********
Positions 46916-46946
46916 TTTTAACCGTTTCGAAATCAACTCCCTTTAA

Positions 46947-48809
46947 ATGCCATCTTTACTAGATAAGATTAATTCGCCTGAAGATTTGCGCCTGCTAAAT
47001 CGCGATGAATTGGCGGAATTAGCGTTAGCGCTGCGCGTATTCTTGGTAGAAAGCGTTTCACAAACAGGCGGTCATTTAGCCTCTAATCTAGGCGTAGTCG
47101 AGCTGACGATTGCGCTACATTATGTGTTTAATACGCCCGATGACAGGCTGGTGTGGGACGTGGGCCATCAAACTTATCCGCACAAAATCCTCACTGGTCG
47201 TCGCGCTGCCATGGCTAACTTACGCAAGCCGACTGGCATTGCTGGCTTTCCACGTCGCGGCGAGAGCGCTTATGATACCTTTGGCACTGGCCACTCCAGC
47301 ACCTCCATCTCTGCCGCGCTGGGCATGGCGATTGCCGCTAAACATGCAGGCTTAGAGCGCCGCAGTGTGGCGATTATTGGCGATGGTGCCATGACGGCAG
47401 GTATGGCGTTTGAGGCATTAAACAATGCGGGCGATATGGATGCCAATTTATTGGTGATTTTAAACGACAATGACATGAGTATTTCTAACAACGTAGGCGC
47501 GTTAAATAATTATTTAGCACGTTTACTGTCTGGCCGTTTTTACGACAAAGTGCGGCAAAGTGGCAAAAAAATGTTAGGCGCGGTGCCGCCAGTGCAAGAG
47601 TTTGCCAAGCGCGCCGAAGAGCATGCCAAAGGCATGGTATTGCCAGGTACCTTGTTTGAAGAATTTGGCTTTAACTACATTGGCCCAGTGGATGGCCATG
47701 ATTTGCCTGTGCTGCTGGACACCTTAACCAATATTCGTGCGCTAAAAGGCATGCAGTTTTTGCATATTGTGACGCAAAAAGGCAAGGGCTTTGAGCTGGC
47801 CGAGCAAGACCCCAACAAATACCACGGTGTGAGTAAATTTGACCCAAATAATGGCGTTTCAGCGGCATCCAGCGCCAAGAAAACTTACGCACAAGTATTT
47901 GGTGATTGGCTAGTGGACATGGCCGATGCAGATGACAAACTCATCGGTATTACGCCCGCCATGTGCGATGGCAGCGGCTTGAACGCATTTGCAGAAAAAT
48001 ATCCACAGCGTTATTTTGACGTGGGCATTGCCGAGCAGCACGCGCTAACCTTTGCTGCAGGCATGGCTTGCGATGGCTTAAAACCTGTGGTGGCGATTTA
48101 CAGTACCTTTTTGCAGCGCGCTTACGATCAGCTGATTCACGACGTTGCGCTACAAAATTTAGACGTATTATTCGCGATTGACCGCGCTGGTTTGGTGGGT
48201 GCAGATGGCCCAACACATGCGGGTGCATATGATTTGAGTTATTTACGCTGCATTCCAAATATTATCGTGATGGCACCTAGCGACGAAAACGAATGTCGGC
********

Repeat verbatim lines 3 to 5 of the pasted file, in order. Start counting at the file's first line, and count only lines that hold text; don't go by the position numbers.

Positions 46947-48809
46947 ATGCCATCTTTACTAGATAAGATTAATTCGCCTGAAGATTTGCGCCTGCTAAAT
47001 CGCGATGAATTGGCGGAATTAGCGTTAGCGCTGCGCGTATTCTTGGTAGAAAGCGTTTCACAAACAGGCGGTCATTTAGCCTCTAATCTAGGCGTAGTCG